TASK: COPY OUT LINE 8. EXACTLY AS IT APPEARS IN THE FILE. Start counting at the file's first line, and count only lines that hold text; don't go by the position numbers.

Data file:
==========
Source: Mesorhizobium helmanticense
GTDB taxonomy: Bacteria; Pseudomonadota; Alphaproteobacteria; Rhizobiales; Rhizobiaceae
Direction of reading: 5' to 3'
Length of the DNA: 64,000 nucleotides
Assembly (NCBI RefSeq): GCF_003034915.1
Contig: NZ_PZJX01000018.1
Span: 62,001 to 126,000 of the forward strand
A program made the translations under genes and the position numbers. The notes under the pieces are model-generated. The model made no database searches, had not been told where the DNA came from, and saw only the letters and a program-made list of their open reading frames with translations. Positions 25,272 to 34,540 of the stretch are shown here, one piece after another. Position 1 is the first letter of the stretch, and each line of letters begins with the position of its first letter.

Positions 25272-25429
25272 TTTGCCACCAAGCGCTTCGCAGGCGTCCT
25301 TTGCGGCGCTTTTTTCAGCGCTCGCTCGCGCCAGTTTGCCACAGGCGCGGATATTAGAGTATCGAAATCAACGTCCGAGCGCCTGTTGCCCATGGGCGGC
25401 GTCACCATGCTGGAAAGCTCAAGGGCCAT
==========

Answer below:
A program made the translations under genes and the position numbers. The notes under the pieces are model-generated. The model made no database searches, had not been told where the DNA came from, and saw only the letters and a program-made list of their open reading frames with translations. Positions 25,272 to 34,540 of the stretch are shown here, one piece after another. Position 1 is the first letter of the stretch, and each line of letters begins with the position of its first letter.